Top 100 Retro Games: Micro League Baseball

Micro League Baseball
Apple IIC

Micro League Baseball may have been the first computer game I ever played at home. We got an Apple IIC when I was in first grade. It cost a lot of money, especially for the time, but the bottom line was that my teacher that year pulled my parents aside in a parent conference and laid it out for them: I had learning disabilities and some motor issues that were going to make handwriting and normal school activities hard.

However, her suggestion was that they invest in a computer for me. It was expensive, but this was an era where my dad got quarterly bonuses at his job, and they used one of them to get an Apple IIC, which was the cheaper one to the more high-end GS, and some edutainment games like Carmen San Diego and Math Blaster, a word-processing program called Bank Street Writer, and Micro League Baseball. I had actually wanted the wrestling one, but my dad convinced me to get the baseball one because it was something we both liked. He was happy to take me to my first WWF show a little while after this, but I think he thought it was pretty ridiculous. My dad and I have never been close, but we both did like baseball when I was a kid.

I played endless hours of Micro League Baseball. The general concept of the game was that it was, essentially, turn-based baseball. Your batter came up, and you decided how to hit: You can swing away, which lets the batter decide, bunt, swing away with aggressive or safe running. You can call for a steal, a hit-and-run, or a sacrifice bunt. It all works out, and I always remember seeing a variation in results that seemed pretty fair.

Defense works more or less the same. You chose your pitch type. You can change your fielders to bring in 1st and 3rd basemen or all infielders.

There are other features: You can argue with the umpire as a manager, but if you get ejected, the computer takes over the game. Power outages or rain delays can happen as well. They can be overridden.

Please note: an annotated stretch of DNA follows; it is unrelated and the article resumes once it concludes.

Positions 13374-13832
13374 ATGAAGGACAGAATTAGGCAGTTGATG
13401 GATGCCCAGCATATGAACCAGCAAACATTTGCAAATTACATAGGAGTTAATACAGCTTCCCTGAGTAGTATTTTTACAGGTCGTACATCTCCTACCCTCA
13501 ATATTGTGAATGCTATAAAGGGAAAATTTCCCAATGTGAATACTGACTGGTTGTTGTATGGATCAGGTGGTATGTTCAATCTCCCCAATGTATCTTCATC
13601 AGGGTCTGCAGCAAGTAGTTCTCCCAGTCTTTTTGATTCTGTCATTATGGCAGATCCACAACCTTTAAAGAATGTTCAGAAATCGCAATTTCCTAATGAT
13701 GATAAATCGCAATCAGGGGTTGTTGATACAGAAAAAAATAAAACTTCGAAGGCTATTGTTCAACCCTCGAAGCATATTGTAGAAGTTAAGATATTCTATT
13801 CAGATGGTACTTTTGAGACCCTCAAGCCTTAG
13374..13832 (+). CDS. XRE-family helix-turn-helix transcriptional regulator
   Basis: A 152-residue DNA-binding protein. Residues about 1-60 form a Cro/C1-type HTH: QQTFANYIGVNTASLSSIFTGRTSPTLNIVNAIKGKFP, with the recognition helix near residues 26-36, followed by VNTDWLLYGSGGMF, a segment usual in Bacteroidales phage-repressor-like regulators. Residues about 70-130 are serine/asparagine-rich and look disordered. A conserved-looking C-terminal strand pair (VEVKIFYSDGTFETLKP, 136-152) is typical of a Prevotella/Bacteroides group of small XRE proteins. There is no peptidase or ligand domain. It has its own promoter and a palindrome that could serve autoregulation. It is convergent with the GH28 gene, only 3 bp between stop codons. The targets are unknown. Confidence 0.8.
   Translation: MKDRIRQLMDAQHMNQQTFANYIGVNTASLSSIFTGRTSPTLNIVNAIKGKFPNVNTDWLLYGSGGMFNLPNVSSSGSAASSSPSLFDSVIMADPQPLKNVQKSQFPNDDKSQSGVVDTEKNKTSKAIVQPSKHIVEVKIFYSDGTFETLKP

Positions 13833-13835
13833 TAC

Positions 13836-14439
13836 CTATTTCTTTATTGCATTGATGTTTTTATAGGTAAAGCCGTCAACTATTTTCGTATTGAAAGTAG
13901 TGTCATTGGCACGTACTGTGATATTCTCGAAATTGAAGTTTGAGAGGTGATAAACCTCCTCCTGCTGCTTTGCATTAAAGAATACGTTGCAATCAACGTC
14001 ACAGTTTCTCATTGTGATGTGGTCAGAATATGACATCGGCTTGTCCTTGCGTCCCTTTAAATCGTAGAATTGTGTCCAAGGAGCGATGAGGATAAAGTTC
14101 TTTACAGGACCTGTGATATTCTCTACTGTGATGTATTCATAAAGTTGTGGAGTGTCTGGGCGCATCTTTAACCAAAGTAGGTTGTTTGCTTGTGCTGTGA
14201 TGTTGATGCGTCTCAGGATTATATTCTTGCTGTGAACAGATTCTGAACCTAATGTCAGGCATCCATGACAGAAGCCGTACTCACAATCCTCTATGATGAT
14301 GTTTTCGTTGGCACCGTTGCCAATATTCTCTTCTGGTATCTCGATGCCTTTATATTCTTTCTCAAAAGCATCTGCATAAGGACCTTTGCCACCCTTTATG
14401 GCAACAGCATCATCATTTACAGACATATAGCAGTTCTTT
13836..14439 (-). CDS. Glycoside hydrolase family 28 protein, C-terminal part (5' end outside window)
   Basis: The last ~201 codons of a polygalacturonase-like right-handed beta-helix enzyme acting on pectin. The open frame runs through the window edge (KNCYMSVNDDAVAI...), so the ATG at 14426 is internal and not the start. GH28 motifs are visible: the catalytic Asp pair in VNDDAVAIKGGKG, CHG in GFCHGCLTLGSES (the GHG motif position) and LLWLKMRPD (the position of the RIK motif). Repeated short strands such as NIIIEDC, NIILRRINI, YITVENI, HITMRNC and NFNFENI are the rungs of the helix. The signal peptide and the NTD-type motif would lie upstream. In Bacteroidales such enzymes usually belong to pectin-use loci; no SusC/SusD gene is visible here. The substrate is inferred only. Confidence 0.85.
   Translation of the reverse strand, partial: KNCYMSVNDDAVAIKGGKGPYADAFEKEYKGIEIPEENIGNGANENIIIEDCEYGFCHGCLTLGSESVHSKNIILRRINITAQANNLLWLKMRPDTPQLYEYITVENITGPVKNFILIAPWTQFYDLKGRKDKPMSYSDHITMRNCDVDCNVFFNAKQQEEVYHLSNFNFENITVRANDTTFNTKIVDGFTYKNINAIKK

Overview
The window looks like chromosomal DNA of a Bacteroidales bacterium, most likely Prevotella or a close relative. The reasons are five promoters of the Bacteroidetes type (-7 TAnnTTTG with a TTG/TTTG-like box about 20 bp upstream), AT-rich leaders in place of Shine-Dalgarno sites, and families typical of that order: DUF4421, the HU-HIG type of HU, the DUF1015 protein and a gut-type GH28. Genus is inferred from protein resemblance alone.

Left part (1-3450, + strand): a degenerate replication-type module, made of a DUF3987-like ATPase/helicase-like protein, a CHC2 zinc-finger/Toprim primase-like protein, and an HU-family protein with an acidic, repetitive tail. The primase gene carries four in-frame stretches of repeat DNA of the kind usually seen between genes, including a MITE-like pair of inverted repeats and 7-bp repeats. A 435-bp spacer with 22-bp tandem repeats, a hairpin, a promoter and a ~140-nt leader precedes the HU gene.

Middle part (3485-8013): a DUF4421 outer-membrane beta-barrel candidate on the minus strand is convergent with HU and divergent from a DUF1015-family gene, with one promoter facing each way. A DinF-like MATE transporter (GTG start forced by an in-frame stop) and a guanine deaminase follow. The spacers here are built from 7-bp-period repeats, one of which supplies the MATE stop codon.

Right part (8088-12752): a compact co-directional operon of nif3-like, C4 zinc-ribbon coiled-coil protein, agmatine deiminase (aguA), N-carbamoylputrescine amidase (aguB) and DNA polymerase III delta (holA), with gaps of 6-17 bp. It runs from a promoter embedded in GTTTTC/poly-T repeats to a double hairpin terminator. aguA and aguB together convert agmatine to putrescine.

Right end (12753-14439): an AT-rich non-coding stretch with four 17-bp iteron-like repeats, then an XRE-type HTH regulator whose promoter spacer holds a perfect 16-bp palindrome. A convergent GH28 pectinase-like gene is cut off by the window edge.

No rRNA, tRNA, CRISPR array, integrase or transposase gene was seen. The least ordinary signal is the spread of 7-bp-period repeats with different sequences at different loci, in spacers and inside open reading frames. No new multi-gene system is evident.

The game, in its most basic version, came with a series of the greatest teams of the past which included the 1927 Yankees, 1969 Mets, 1973 Athletics, 1978 Yankees, 1980 Phillies, and many more. There were also “all-time great” rosters for both the American and National League and 1984 all-star team rosters.

We also had a bonus disc for the year we got the game. I think it was for 1987, but it might have been 86. I know I played with a lot of the classic teams. Not only that, but I was fascinated by old-time baseball as a kid. I read a lot about it and bought many packs of a classic baseball series that came out in 1987 (and seemed to be a store exclusive to one store brand here in the tri-state area.

There isn’t even much info about it online, but I read about all these old players and was so curious about them, so I gravitated to them in Micro League Baseball for sure.

The all-star teams for 1984 were cool. This was often the only way you could play with these players in a video game. Or even see them at all. You have to remember that back then, every game wasn’t on television. Sportscenter, and stuff like it, existed, but it was once a day, not 24 hours a day on various channels. Even ESPN updates were only in the middle of each hour on the crawl. If you turned the channel on three minutes early to find out a score, you had to wait.

There were baseball cards, sure, but you really only saw the star players when they played your team. Maybe you would see highlights on ESPN or Sports Channel or the local news. NBC’s Saturday Game of the Week was also a great way to see big games and players. But the time to see EVERYONE was in the All-Star Game. Having them in video games was a way to keep them foregrounded in your mind. It got even cooler when you could customize the all stars in a game we will podcast about in 2020: Tecmo Super Bowl.

We discussed this during our Super Mario Brothers episode, but we were late, probably because of the Apple II, to get a Nintendo. Most people in the neighborhood already had one, and it frustrated me to have to watch others play while not having it. I knew we would get one eventually, but I was also confused as to why Nintendo did not release their games on computers! There were games that were already cross-platform, in good and bad forms, but no Nintendo games starring Mario, Link, or Samus Aran were available for my computer.

I just did not understand this. I have a vivid memory of discussing my concerns with a few relatives at a family gathering. It would be many years later before I understood Nintendo’s reasoning for not being on computers and the details of their lackluster attempts in the 90s. Eight-year-old me would not have understood this at all. I, very specifically, wanted to play Super Mario Brothers on my computer.

Micro League Baseball has never been, and likely never will be, reissued. There are plenty of playthroughs on Youtube though.

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